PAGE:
If the sixties turned me into a skeptic and the seventies freed me from skepticism , and if the eighties offered me confirmation of the validity of transcendent realities (through my field research), the nineties opened the road for me to discover the rich but little known mystical spirituality of Eastern Christianity. It happened once again through a series of serendipitous incidents beginning with an invitation, and an insistence, by a friend to join him on a trip to Mt. Athos to meet “real saints.” The Holy Mountain, as it is called, is a peninsula in northern Greece, thirty miles long by ten miles wide that since the ninth century has been reserved as a sanctuary for Eastern Orthodox monks and hermits. It is a relatively autonomous theocratic republic within the Greek state hosting twenty ancient monasteries and many hermitages. During my first visit there I was stunned to realize that what I was searching for in India and Tibet, that is an experiential path to transcendent spiritual realities, have always been present in my own cultural “back yard.” In fact I mused during that first visit that Mt. Athos may be “the Christian equivalent of Tibet.” It is on that visit to the Mountain in 1991 that I met a thirty- two- year- old monk that I called “Fr. Maximos,” a monastic that demonstrated for me, and was recognized by fellow monks, as someone who possessed extraordinary and uncommon spiritual wisdom, a true master of Christian spirituality. So much did he impress me that I spent the next twenty years studying him and his extraordinary world.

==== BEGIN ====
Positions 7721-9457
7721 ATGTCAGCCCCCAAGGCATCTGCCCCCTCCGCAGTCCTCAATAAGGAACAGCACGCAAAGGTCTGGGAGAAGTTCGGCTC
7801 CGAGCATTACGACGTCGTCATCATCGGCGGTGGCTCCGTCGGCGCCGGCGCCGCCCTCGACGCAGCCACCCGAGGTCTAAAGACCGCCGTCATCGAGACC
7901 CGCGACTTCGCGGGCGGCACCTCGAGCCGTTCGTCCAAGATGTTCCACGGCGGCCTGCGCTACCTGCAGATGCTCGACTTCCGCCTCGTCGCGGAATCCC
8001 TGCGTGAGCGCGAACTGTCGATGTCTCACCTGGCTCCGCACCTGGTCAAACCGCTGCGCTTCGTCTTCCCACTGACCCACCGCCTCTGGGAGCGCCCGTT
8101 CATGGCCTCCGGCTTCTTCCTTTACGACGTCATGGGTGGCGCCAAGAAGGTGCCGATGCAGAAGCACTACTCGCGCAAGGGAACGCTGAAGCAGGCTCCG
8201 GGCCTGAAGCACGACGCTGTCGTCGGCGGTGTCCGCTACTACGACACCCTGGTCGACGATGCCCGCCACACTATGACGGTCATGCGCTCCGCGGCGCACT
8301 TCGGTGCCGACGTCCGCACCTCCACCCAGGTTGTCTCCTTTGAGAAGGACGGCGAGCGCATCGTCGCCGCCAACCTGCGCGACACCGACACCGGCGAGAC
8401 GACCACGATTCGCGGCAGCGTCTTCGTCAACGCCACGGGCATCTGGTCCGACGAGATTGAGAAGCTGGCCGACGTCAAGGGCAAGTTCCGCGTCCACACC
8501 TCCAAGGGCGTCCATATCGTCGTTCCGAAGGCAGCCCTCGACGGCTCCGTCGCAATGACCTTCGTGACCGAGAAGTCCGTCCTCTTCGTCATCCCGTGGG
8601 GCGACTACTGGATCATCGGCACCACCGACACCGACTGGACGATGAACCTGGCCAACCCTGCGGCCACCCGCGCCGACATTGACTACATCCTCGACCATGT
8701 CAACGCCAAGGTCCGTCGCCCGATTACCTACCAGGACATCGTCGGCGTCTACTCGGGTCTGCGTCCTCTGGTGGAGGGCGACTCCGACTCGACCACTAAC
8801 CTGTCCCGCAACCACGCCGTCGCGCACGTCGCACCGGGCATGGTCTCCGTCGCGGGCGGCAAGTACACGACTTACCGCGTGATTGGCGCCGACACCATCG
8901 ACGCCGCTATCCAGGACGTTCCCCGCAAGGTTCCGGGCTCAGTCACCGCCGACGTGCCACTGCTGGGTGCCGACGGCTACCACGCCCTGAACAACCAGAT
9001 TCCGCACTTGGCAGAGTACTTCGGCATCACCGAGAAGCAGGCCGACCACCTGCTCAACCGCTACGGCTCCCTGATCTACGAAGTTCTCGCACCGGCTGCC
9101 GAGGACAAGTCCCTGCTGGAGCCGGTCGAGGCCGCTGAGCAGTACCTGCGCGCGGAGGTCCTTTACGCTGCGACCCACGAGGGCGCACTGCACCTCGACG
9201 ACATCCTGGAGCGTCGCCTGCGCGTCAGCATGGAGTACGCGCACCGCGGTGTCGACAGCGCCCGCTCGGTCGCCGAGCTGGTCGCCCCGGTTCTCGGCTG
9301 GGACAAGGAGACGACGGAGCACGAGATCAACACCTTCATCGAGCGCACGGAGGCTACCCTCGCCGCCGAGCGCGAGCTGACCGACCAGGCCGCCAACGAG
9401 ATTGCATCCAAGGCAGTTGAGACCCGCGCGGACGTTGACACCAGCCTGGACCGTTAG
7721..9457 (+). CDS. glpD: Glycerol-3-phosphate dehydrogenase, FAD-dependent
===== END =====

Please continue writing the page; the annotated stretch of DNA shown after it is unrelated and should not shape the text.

In my latest book, Inner River: A Pilgrimage to the Heart of Christian Spirituality (Random House/Image Books, 2012), I continued my participant observation work with Fr. Maximos and other charismatic monks, hermits and lay persons of Eastern Christianity. I tried to show through accessible dialogues, historical references and pilgrimages to spiritual centers of Eastern Christianity, such as Mt. Athos in Greece, St. Catherine in the Sinai desert of Egypt, and the monastery of Mesa Potamos on the Troodos mountains of Cyprus, that there is a distinct experiential spiritual path within Christianity – a path that many westerners assume only exists in Hinduism and Buddhism. On Mt. Athos I discovered that there are spiritual masters that are reputed as miracle workers reminiscent of the kind of people that Yogananda wrote about in his Autobiography of a Yogi. The cultural traditions and lore of Mt. Athos are replete with extraordinary miraculous happenings, such as what parapsychologists call clairvoyant sight, remote viewing, pre-cognition phenomena and outlandish testimonies of levitating living saints, teleportation of icons, materialization of holy oil, bi-location as well as miraculous incidents of non-medical healing. All such phenomena, of course are attributed by the monastic community as miracles performed not by individual saints but by the Holy Spirit.[span3][margin_10t]“We learn from Fr. Maximos the art and power of inner and continuous prayer as the royal road of this on-going quest of the soul to re-unite with God.”[margin_10b][/span3]